Michigan becomes third state to legalize digital license plates

Michigan is the third state to give the all-clear for digital license plates, following California in 2018 and Arizona in 2019. A California company called Reviver makes the RPlate and RPlate Pro for what it calls all three states. The company says 10 more states are in the process of approving the units.
We'll start with the purported benefits of a digital record. First, there's customization; The plate can be switched between light and dark mode and there is space at the bottom of the rectangle for a personalized banner message. Second, lightness; Renewal of registration can be done through the Reviver app. Third broadcasting; The sign can display public safety notices such as Amber Alerts. Fourth, tracking ability; The RPlate Pro contains GPS and telematics transponders so it can locate a vehicle - for example one that has been lost in a parking lot or one that has been stolen. Since the Pro version is tailored to fleets, the telematics transponder can also track mileage, for example.
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The price for all of this is, well, expensive. Both records require subscription plans, which are far more expensive than getting new stickers for a stupid piece of aluminum. Subscribers can purchase the battery-powered RPlate for $215.40 per year for a total of $861.60 for four years or $19.95 monthly for a total of $957.60 for four years. The RPlate Pro is wired to the vehicle, so after paying $150 for professional installation, a subscriber can save either $275.40 per year to $1,101.60 after four years, or $24.95 monthly for a total of $1,197.60 after four years. Subscribers should also know that prices are subject to change. When Car and Driver spoke to Reviver in 2020, a plan for the RPlate and its five-year swappable battery cost $861.60 for three years instead of four, but it was available for just $719 for four years with $499 upfront payment.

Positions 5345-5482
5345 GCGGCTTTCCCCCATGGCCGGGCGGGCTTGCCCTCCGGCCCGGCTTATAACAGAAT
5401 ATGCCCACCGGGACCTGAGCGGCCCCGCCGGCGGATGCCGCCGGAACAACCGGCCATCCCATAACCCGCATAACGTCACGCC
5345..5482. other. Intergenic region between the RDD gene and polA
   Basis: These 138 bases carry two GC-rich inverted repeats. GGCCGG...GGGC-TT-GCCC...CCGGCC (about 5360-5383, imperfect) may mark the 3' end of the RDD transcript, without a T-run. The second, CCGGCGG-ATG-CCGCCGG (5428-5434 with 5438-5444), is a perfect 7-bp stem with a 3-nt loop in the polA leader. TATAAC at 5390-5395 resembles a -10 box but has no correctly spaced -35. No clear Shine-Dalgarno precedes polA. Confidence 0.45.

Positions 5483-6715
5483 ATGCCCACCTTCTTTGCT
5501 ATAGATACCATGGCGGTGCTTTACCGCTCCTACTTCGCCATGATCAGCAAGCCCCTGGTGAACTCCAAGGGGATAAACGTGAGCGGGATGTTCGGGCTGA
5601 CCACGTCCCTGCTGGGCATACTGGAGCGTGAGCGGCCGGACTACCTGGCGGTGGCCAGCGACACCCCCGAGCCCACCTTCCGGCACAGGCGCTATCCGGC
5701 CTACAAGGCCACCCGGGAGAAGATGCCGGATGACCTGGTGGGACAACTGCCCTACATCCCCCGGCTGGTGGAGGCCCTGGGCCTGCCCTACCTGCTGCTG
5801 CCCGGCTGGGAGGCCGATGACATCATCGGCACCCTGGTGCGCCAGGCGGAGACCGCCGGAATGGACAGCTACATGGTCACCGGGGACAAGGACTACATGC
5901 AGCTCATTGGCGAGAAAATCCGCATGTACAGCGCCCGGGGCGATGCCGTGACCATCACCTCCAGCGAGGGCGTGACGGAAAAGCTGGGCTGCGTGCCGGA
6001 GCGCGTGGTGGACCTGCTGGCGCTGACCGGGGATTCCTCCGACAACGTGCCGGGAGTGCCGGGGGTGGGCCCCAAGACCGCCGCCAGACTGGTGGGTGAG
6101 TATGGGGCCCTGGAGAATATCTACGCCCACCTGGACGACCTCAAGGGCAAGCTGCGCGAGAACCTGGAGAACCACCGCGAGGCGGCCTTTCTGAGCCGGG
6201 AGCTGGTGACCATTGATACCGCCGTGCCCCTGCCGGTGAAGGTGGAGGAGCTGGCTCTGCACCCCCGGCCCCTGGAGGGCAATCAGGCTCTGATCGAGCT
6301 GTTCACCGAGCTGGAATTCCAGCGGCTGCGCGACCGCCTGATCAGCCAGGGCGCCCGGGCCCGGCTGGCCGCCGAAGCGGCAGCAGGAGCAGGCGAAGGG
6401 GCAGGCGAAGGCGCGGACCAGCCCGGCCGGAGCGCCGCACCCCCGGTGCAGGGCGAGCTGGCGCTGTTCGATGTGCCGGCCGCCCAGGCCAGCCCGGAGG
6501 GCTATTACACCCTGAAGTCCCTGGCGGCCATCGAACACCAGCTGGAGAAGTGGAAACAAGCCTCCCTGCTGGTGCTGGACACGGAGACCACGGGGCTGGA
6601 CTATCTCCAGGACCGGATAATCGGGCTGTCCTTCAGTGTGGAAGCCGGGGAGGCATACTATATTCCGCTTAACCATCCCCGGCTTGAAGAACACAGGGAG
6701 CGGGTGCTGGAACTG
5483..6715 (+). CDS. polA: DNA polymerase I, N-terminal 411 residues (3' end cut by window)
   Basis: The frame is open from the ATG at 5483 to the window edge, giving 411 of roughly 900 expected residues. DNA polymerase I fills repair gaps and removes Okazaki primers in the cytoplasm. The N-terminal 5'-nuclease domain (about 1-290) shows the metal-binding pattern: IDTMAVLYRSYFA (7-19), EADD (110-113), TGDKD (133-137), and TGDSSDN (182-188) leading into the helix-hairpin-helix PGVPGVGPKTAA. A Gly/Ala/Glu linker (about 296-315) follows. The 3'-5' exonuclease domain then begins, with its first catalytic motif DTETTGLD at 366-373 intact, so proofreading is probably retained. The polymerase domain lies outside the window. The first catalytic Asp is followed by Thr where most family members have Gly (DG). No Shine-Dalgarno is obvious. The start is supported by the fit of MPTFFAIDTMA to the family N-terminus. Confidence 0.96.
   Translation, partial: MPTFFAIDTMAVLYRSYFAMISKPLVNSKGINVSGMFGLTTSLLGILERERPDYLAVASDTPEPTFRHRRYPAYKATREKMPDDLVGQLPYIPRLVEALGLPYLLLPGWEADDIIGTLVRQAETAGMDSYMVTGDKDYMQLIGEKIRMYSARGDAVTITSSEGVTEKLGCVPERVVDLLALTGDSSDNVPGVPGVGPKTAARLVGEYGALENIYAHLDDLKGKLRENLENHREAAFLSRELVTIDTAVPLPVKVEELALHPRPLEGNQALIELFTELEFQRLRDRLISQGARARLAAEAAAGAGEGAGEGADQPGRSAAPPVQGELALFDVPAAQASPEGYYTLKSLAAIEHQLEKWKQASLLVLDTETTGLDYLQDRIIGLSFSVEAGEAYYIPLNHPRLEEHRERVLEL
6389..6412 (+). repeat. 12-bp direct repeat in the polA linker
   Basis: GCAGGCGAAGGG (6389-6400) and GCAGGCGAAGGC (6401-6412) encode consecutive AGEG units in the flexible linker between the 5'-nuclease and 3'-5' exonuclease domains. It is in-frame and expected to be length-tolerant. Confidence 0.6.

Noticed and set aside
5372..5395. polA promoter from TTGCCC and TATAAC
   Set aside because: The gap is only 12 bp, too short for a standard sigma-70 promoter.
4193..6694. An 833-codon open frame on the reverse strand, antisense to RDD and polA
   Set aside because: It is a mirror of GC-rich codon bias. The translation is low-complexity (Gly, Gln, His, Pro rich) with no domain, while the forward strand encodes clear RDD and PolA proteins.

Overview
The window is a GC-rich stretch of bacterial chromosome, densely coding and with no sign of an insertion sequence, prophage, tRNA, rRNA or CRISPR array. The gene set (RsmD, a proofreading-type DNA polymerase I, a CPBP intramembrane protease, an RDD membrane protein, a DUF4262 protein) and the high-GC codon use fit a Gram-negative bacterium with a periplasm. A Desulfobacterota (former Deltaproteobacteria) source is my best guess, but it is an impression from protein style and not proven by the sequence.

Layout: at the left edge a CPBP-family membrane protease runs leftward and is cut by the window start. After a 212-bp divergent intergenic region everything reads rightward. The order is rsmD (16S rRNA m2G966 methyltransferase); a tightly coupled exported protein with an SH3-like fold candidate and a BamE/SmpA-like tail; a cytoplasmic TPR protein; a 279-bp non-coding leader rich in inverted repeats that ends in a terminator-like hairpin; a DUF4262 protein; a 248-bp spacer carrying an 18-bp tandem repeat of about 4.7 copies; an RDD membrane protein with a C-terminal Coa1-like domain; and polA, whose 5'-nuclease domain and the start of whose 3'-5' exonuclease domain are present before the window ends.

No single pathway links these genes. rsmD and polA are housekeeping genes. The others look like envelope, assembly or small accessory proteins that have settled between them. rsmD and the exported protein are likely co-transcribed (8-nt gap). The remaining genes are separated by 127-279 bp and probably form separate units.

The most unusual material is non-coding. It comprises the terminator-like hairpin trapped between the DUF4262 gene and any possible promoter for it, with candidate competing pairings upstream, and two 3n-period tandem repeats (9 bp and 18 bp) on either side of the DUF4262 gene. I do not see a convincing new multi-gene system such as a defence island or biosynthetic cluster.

In the same conversation two years ago, co-founder Neville Boston told C/D, "You own the plate, but the message and the plate belong to the state. Think of it as a digital display until it's actually activated and deployed. and then it becomes a compliance tool." Speaking of which, if a Reviver license plate is not renewed on time, the license plate will display the message "INVALID" until the vehicle owner is caught up.
The plates are "available now in Woodbury, Garfield, Cascade, Ann Arbor, Benton, Laporte, Saginaw, Lockport, Novi, Belmont and Lansing". The state gets none of the extra money that Reviver plates cost over standard registration. However, certain car dealers do. Reviver's auto dealer affiliate program promises "significant revenue share opportunities from every record sale." So if you're wondering why a dealership is trying to snatch you out of the parking lot with a set of pixelated records, here's why.
Related: All 50 license plates, from best to Michigan

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